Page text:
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Slaughter-House Cases

Citation. 83 U.S. (16 Wall.) 36 (1873)
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Citation. 83 U.S. (16 Wall.) 36 (1873)

Brief Fact Summary.

Butchers in Louisiana challenged the state statute that prohibited slaughtering animals in Louisiana and that required butchers to slaughter only at a certain place and pay a utility fee.

Synopsis of Rule of Law.

The entire domain of the privileges and immunities of citizens of the States lay within the constitutional and legislative power of the States, and without that of the Federal Government, with the exception of a few restrictions.


The statute at issue was passed in 1869 and was entitled “An act to protect the health of the city of New Orleans, to locate the stock-landings and slaughter-houses, and to incorporate the Crescent City Live-Stock Landing and Slaughter-House Company.” The statute states that the company shall have the sole and exclusive privilege of conducting and carrying on the live-stock landing and slaughter-house business within the limits and privilege granted by the act, and that all such animals shall be landed at the stock-landings and slaughtered at the slaughter-houses of the company and prices fixed for the maximum charges of the company. The statute makes it the duty of the company to permit anyone to slaughter animals in their slaughter-houses under a heavy penalty for each refusal. This statute was criticizes as creating a monopoly and depriving a large and meritorious class of citizens of the right to exercise their trade.


Does the Louisiana statute that prohibited slaughtering animals in Louisiana and required butchers to slaughter only at a certain place and pay a utility fee violate the Constitution?


No, the constitutional provisions did not create privileges and immunities of citizens of each State. They mention no security for the citizen of the State in which they were claimed or exercised. Nor did they profess to control the power of the State governments over the rights of its own citizens. Their sole purpose was to declare to the several States, that whatever those rights, as you grant or establish them to your own citizens, or as you limit or qualify, or impose restrictions on their exercise, the same shall be the measure of the rights of citizens of other States within your jurisdiction. Because the statute at issue discriminates between in-State citizens and those from out-of-states, it violates the Constitution.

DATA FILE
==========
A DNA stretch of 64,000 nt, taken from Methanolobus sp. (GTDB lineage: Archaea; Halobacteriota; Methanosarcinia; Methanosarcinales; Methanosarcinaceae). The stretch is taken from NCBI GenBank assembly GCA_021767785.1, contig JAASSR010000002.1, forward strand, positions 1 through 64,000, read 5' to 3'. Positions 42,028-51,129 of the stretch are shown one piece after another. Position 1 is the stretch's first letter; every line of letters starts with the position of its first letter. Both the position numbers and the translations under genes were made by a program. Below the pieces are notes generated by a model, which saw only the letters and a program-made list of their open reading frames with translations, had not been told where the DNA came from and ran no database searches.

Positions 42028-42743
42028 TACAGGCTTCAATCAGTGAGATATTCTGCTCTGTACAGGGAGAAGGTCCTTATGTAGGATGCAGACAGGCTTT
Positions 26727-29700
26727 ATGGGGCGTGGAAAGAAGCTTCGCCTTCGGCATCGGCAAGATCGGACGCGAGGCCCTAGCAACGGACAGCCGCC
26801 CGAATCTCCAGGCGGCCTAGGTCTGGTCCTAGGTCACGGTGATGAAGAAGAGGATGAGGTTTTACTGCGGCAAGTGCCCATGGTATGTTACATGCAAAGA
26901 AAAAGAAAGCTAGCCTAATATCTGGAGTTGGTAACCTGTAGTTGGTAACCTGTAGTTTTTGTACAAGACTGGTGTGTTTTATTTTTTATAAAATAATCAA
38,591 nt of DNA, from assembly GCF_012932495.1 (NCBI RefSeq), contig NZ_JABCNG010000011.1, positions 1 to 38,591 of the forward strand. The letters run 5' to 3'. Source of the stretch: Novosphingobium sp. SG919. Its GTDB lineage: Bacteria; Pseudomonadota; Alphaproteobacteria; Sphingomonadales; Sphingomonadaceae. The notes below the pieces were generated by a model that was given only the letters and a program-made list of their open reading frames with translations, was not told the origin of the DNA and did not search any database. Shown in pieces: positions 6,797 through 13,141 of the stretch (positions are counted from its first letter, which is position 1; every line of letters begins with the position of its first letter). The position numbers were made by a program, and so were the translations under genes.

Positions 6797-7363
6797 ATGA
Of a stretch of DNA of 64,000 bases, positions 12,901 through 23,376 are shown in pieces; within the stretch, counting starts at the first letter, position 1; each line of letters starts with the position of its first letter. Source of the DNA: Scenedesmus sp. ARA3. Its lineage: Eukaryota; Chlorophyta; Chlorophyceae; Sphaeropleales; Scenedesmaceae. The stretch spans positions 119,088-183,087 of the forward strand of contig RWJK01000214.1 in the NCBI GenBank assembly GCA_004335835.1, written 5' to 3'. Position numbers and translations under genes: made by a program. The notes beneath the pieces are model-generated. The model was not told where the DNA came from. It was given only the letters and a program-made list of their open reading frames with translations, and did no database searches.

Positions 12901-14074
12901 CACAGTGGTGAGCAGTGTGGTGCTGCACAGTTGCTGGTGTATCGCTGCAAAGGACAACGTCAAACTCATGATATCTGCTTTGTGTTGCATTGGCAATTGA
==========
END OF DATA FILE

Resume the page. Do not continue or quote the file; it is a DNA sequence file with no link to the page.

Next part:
Justice Field and Bradley

Field: The amendment does not attempt to confer any new privileges or immunities upon citizens, or to enumerate or define those already existing. It assumes that there are such privileges and immunities which belong of right to citizens as such, and ordains that they shall not be abridged by State legislation. If this inhibition has no reference to privileges and immunities of this character, but only refers to such privileges and immunities as were before its adoption, it was a vain and idle enactment, which accomplished nothing. With privileges and immunities thus designated or implied no State could ever have interfered by its laws, and no new constitutional provision was required to inhibit such reference.

Bradley: The right of a State to regulate the conduct of its citizens is undoubtedly a very broad and extensive ones, and not to be lightly restricted. But there are certain fundamental rights which this right of regulation cannot infringe. This includes the rights of citizens of any free government. Citizenship means nothing. It has certain privileges and immunities attached to it which the government cannot take away or impair. It may do so temporarily by force, but it cannot do so by right. And these privileges and immunities attach as well to citizenship of the United States as to citizenship of the States.


The language is, “No State shall make or enforce any law which shall abridge the privileges or immunities of citizens of the United States.” It is remarkable, if this clause was intended as a protection to the citizen of a State against the legislative power of his own State, that the word citizen of the State should be left out when it is so carefully used, and used in contradistinction to citizens of the United States, in the very sentence which precedes it. It is too clear for argument that the change in phraseology was adopted understandingly and with a purpose. Of the privileges and immunities of the citizen of the United States, and of the privileges and immunities of the citizens of the State, and what they respectively are, the Court will consider; but it is only the former which are placed by this clause under the protection of the Constitution, and that the latter, whatever they may be, are not intended to have any additional protection by this paragraph of the amendment. If then, there is a difference between the privileges and immunities belonging to a citizen of the United States, and those belonging to the citizen of the State as such the latter must rest for their security and protection where they have rested in the Constitution; for they are not embraced by the Constitution.

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